On May 6th, 2010, a group of 11 Florida YAYAs from Orlando, St. Augustine and Jacksonville traveled to North Carolina to support the Farm Labor Organizing Committee, FLOC, in their efforts to hold RJ Reynolds accountable for the exploitation of tobacco harvesters in North Carolina.
FLOC members and supporters attended the RJ Reynolds Shareholders Meeting and raised questions about farm workers’ oppressive working conditions and the lack of responsibility and action by the company. They demanded a meeting between Susan Ivey, RJ Reynolds CEO and FLOC to discuss these matters.
The union also organized a march and a rally to raise awareness in the community and to show that Americans from around the country support farm workers in their struggle for justice and fair working conditions.
Heading into this weekend I was not sure what to expect. I was not only excited to experience the RJ Reynolds stockholders meeting and the march but also developing my relationship with the YAYA’s. The van ride was fun and long and the Emmanuel Baptist Church we arrived in Monroe was very welcoming.
There, we met all the leaders of the National Farm Worker Ministry and FLOC. All those passioned, inspiring and powerful people were very profound and Baldemar Velasquez, FLOC’s President, was very warm and dedicated to the cause. Reverend Johnson was one of my favorite activists, mixing faith with the message of equality. There were hundreds of years of activism in the room with us, the bright-eyed youth. Talking with all the seasoned adults was very important. I became instant friends with a woman named Jean who was still young at heart. We exchanged stories and passions and I knew then the weekend was going to be one to remember.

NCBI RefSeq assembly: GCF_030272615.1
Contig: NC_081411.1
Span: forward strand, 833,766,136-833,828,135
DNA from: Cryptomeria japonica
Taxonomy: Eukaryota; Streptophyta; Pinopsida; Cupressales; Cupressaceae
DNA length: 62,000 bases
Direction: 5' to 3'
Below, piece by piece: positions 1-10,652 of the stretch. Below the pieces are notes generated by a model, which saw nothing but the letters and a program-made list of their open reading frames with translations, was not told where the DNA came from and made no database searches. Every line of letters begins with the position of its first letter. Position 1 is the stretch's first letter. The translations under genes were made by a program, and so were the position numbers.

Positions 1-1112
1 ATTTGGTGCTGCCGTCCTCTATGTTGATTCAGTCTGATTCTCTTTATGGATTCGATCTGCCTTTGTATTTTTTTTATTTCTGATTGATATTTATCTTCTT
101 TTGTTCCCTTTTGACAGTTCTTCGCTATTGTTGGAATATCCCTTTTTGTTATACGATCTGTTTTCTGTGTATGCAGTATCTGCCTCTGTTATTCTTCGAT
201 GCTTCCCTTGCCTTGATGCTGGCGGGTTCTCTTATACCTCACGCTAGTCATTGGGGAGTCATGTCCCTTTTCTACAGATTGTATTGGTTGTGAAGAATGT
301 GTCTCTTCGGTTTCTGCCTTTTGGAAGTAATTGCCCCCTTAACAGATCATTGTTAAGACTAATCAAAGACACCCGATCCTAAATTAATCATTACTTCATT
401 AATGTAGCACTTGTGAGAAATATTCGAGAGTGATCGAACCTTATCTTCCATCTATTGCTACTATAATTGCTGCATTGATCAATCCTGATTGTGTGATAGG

The following day we woke up early and headed to Winston Salem, where the RJ Reynolds head quarters are located. Winston Salem is a funny town, completely dependant upon this tobacco company.
Three YAYAs attended the share holders’ meeting. I could feel how excited they were about this experience and their anticipation of what could happen in the meeting.
The rest of us stayed outside getting ready for the rally and marching up and down the street where the RJ Reynolds headquarters are located. Some YAYAs, including me, volunteered to be Marshals and helped set up the rally. After the shareholders meeting was over, we started the march and participated in a rally where inspiring speakers talked about the struggle of the farm workers.
The event ended at the Lloyd Presbyterian Church were everyone danced and shared a meal. My definite highlights were helping set up for the rally and watching everyone participate. Dancing to the music of Cakalak Thunder and talking to the crowd after Baldemar spoke was also great. The range of ages from kids to the elderly was awesome to see. The march was short and sweet and between the puppet dance party, break dancers, powerful people, radical drum-liners and workers it was a great event.
After the FLOC action was over we visited The International Civil Rights Center and Museum. This was by far one of my favorite highlights of the weekend. There were so many parallels between the work YAYA’s do and the movements that proceed us.
Our guide, Amelia, was fantastic! I will go back just to see her again!
We stayed at the First Presbyterian Church of Greensboro and our host was Ryan Nilsen. He was such a genuine and kind host, allowing us to stay in the church and getting us free tickets for the museum.
At night we ate dinner with the New Creation Community Church: Rev. Frank Dew and his congregation. Good food and interesting topics were had and shared by all. The older man, Nathan was my favorite. He rocked suspenders and decades of education and stories under his belt.
We ended the evening walking downtown and spending some down time with the gang. All in all the weekend was amazing. I haven’t been this excited in years for the work being done around me. Si Se Puede!